16 January 2013

Namibia: Computers Best for Visually Impaired

Windhoek — It is far easier for visually impaired individuals to use computers, instead of typewriters, says Daniel Trum, the national coordinator of the Namibian Federation of the Visually Impaired (NFVI).

Nowadays, visually impaired individuals have access to so-called talking software, which read the screen, such as 'non-visual desktop access' and 'talking typing teacher', which can be installed in their computers. The software programmes enable the computer to read out whatever is on the screen and the visually impaired person can use the computer just like anyone else for typing, reading and replying to emails or logging on to social networks, such as Facebook.

However, visually impaired individuals, as is the case when using a typewriter, have to master the keyboard, if they are to use the computer effectively. First, they have to master the letters in the home row of the keyboard. After that, learners have to master the letters on the rows above and beneath the home row, the head of rehabilitation at the NFVI, Magreth Shuuya, explained.

Students also have to master the arrow keys on the computer, since that would help them with navigation when using the computer, added Trum, who has been blind since 1997. "When we learn the computer, the very first session is exploring the computer to know what is on the keyboard. Once you type, you have to go through your document with the arrow key. The talking software programme has a feature that shows typing errors," explained Trum while demonstrating.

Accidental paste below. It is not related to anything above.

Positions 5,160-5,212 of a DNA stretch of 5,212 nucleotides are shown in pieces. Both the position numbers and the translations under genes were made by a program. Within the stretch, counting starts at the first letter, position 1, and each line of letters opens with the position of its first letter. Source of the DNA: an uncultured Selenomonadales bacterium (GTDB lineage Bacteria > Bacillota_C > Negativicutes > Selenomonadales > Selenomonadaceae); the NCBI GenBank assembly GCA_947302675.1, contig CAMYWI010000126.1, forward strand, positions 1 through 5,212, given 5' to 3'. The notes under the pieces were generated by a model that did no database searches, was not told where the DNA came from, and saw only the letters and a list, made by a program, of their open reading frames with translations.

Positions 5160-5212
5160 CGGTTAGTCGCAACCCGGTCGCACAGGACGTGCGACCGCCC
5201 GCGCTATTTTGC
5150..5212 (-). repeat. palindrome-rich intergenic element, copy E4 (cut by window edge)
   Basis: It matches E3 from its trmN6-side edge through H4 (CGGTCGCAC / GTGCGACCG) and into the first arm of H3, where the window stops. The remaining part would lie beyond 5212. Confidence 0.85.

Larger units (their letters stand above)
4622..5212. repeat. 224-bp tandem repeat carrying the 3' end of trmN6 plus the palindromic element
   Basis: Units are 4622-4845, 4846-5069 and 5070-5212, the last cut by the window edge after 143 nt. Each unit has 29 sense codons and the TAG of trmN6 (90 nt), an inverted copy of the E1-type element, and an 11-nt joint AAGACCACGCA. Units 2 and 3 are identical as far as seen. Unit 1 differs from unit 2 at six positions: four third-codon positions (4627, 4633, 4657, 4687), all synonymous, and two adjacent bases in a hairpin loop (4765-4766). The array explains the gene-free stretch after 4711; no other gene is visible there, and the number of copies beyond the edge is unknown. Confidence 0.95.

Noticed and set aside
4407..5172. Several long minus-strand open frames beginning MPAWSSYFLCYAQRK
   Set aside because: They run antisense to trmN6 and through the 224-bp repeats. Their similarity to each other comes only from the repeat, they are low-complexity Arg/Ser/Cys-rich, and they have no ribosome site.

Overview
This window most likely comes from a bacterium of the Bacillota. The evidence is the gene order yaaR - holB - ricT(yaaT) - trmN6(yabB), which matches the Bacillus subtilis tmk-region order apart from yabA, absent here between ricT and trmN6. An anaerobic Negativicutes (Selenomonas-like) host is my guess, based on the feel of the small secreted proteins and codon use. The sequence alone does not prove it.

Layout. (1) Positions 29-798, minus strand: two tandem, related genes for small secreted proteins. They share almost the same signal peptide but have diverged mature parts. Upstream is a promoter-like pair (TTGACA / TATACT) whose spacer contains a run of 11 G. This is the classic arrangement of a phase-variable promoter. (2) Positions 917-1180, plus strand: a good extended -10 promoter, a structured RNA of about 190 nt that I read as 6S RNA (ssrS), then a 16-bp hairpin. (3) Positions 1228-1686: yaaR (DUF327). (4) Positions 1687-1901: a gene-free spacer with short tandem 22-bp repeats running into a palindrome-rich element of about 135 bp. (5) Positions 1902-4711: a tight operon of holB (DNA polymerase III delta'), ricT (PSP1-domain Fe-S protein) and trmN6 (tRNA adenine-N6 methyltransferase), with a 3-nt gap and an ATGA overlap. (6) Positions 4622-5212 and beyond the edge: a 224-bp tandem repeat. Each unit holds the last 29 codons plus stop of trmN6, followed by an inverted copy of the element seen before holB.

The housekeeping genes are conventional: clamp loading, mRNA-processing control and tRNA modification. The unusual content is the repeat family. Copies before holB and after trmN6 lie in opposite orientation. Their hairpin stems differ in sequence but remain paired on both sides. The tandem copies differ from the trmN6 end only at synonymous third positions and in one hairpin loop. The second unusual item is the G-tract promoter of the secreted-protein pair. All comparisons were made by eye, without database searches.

Trum added that using a mouse is not really effective for visually impaired people. According to Shuuya, who in the past taught typing to visually impaired students, learning the layout of the keyboard or computer depends on the student's ability and input. For example, it would take someone with a minimal or no school background much longer to learn than for someone who has attended school. Shuuya explained that the secret is for visually impaired learners or students to know where the letters are.

"Students can master the use of the computer in a month and if they are fast learners they can master it within two weeks," remarked Trum. The NFVI will this year, for the first time in its history, incorporate a computer literacy course as part of its training programme. "Our students will be taught basic computer skills, such as how to save a document and how to retrieve documents. If funds allow, we will also teach them how to use the Internet," he said.

The NFVI is a non-governmental organisation that promotes the wellbeing of visually impaired and partially sighted people by amongst others rehabilitating them. It provides various training programmes for the visually impaired. Trum is concerned that visually impaired people are generally excluded from current developments in the country. "Everything is far from us, nothing is user friendly," he said in a recent interview.

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